photo by Brian Penczak
Richmond VA, 4/24/2020 – With live music performances literally erased by the coronavirus pandemic, Richmond rock band, The J.O.B. have adjusted their plans. They are taking advantage of the entertainment shut down by writing and recording new music from an undisclosed recording studio in the city outskirts. The band is also executing a major lineup change. Drummer Eric Bandy is departing after 6 years, turning over the throne to the band’s new drummer Brian Penczak.
Since their first gig in 2008, The J.O.B. from Richmond, Virginia have recorded 6 studio albums and achieved Top 40 ranking for three singles on national music charts. An alternative rock band with blues and Americana infusion, they have performed hundreds of live shows throughout the region, developing a large and diverse fan base.
Bandy joined The J.O.B. as their drummer in 2014 just weeks before the band toured venues through the mountains of Maryland, West Virginia, Virginia, and North Carolina. He has been a steady presence behind the drum kit on stage and in the recording studio, working seamlessly with bassist Jared Merrill, lead guitarist Jason Crawford, and guitarist-singer Jim O’Ferrell to establish the distinctive sound the band has today.
“It was a good run and we accomplished a lot,” said Bandy. The band’s most recent album, “Highway of Shadows” featuring Bandy on the drum kit, was ranked by The Auricular as among the ’50 Best Richmond Records of 2018.’
Incoming drummer, Penczak was selected from a pool of talented candidates after an exhaustive search in the Richmond metro area. A multi-instrumentalist, Brian has been drumming for 11 years and claims Tré Cool (Green Day) and Chad Smith (Red Hot Chili Peppers) as among his influences. Leading up to his new job with The J.O.B., Penczak had performed with various other local bands. He also produced complex solo projects, performing all of the instrumentation and vocals on three self-released albums crossing different rock sub genres.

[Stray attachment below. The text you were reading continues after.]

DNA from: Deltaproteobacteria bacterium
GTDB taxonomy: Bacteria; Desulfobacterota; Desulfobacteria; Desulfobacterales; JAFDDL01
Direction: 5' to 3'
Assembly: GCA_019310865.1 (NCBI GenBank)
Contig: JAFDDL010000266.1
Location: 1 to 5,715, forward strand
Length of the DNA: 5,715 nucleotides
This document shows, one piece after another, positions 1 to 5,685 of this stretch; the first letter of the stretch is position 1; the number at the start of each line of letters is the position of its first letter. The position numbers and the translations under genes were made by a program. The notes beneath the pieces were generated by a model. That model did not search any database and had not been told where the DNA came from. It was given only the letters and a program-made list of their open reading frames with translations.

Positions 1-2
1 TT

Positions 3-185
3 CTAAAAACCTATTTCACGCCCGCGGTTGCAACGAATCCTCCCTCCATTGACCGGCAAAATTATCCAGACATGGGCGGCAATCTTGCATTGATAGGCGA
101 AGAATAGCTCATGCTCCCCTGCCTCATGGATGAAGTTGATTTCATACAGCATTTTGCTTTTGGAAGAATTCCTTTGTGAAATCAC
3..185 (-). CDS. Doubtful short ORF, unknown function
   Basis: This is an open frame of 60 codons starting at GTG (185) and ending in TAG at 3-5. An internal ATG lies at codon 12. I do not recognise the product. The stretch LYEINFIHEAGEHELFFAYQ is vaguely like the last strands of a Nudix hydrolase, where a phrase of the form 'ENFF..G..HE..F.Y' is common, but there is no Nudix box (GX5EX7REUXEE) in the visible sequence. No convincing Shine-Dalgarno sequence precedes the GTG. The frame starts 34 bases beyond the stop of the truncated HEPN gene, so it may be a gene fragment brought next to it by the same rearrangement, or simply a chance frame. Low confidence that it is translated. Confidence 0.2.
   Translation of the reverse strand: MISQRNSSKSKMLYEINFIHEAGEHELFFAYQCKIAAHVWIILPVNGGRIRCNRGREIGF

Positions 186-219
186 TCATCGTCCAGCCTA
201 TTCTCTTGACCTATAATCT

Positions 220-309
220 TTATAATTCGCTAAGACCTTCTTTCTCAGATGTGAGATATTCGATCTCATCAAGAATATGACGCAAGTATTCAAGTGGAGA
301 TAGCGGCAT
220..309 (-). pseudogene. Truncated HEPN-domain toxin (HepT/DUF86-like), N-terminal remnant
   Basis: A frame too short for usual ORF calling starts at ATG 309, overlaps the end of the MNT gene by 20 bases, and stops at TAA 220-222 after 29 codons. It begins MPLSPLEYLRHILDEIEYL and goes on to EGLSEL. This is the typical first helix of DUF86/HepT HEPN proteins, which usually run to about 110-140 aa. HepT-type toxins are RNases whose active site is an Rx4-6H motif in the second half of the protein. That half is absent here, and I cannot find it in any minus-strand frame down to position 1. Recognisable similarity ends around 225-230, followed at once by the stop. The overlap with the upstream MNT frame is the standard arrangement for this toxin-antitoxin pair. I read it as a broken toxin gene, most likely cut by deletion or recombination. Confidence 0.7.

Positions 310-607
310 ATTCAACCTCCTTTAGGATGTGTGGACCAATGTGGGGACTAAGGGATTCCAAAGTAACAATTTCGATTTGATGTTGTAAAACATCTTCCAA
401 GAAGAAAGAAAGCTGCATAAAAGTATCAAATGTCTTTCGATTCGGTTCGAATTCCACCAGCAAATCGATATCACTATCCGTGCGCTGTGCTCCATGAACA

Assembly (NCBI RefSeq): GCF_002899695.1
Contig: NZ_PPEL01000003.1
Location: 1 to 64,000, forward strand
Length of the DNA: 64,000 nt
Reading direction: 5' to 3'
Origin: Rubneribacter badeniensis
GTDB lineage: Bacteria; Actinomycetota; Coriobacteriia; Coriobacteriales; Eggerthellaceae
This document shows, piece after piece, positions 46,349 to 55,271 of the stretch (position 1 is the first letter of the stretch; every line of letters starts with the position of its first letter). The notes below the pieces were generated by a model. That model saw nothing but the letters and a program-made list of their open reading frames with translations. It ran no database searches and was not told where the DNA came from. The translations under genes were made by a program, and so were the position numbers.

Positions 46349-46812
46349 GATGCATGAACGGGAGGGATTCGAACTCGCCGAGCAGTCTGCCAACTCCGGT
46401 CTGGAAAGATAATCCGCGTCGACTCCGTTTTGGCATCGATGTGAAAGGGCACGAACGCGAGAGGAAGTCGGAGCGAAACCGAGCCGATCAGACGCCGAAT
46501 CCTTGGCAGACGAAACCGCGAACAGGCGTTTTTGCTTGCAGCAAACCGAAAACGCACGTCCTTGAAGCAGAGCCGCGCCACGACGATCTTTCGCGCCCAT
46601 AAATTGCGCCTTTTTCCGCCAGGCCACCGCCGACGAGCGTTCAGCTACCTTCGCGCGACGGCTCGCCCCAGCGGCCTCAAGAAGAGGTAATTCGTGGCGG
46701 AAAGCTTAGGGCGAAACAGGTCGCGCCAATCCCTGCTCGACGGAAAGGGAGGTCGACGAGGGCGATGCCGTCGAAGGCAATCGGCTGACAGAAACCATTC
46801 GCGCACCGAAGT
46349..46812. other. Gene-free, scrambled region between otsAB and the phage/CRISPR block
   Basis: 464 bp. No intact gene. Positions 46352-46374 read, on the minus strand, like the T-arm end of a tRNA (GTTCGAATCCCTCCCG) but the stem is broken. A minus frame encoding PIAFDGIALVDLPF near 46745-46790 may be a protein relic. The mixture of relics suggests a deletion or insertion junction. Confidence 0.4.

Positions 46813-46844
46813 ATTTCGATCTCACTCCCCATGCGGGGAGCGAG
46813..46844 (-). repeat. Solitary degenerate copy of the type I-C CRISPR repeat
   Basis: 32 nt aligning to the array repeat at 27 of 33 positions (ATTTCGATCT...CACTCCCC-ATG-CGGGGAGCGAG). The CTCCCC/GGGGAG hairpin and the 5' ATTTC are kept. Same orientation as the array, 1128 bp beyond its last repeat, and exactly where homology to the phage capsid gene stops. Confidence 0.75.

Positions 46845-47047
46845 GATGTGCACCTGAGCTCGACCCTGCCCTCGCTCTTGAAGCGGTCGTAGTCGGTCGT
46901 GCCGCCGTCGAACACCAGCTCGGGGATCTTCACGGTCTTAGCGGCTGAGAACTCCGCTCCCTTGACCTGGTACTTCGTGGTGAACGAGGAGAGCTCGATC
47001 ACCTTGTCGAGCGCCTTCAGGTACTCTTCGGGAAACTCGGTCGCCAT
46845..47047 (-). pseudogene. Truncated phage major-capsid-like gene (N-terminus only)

With social distance rules in place, the entire process for Penczak’s selection was conducted via Skype. “This is the first time I’ve ever hired anyone for anything without a handshake,” mused frontman and band manager Jim O’Ferrell. “It’s bittersweet. Eric’s been a band brother for a long time and we’ve all done some great work together, but band life goes on,” he said.
When asked what the future holds for The J.O.B., O’Ferrell said, “We’re thrilled to have Brian taking over the drum kit. He’s a terrific drummer who brings a new perspective and a new skill set. We all look forward to playing music together, new sounds, new songs. It’s exciting.”
When asked about performing gigs after the coronavirus restrictions are lifted, O’Ferrell replied, “However things shake out for live music in the post-pandemic world, we have a new band mate and a bunch of new songs. We’ll be ready and we’re excited to start performing again.”
Flow-bending artist aSanTIS discusses art, culture, and whether sound can solve the world’s problems in celebration of Hispanic Heritage Month.
My interview with Amy Santis aka aSanTIS began in the most unexpected way. The Maryland-based flow-bending artist and lyrical storyteller came prepared to engage in conversation around questions I had posed – and she also brought one or two of her own thoughtful prompts based on her curiosities around my view of learning.
This practice of taking in her surroundings deeply through observation and inquiry has come naturally to aSanTIS ever since she was a young child. In terms of her early starts in music, she notes that she began as a discerning listener. “Just listening to music from my mom, on the radio, just being a consumer in the world of sound. But I think mainly, my mom has always loved dancing and listening to music, so that was sort of like second nature. We play music at gatherings, we play music in the car, and these songs are sort of like diaries that take us into a specific place.”
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